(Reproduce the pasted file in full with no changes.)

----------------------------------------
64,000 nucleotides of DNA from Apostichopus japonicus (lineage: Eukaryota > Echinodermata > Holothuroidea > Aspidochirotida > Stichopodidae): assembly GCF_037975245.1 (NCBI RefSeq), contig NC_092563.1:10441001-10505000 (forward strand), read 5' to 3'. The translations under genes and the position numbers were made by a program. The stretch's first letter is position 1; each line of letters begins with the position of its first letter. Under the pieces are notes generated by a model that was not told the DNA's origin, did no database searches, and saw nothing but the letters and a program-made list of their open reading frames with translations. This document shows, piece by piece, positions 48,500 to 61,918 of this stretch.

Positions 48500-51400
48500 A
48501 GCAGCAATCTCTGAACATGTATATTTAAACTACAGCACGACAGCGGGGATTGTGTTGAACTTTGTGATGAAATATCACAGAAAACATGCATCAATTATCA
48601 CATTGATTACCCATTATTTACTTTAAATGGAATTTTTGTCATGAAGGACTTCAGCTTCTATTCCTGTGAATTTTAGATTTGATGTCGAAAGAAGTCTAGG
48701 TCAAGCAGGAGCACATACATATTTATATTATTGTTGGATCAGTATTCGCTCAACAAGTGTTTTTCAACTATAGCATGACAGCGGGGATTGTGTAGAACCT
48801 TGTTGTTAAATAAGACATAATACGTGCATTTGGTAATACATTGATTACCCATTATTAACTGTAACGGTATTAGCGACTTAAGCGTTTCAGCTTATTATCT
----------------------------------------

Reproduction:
64,000 nucleotides of DNA from Apostichopus japonicus (lineage: Eukaryota > Echinodermata > Holothuroidea > Aspidochirotida > Stichopodidae): assembly GCF_037975245.1 (NCBI RefSeq), contig NC_092563.1:10441001-10505000 (forward strand), read 5' to 3'. The translations under genes and the position numbers were made by a program. The stretch's first letter is position 1; each line of letters begins with the position of its first letter. Under the pieces are notes generated by a model that was not told the DNA's origin, did no database searches, and saw nothing but the letters and a program-made list of their open reading frames with translations. This document shows, piece by piece, positions 48,500 to 61,918 of this stretch.

Positions 48500-51400
48500 A
48501 GCAGCAATCTCTGAACATGTATATTTAAACTACAGCACGACAGCGGGGATTGTGTTGAACTTTGTGATGAAATATCACAGAAAACATGCATCAATTATCA
48601 CATTGATTACCCATTATTTACTTTAAATGGAATTTTTGTCATGAAGGACTTCAGCTTCTATTCCTGTGAATTTTAGATTTGATGTCGAAAGAAGTCTAGG
48701 TCAAGCAGGAGCACATACATATTTATATTATTGTTGGATCAGTATTCGCTCAACAAGTGTTTTTCAACTATAGCATGACAGCGGGGATTGTGTAGAACCT
48801 TGTTGTTAAATAAGACATAATACGTGCATTTGGTAATACATTGATTACCCATTATTAACTGTAACGGTATTAGCGACTTAAGCGTTTCAGCTTATTATCT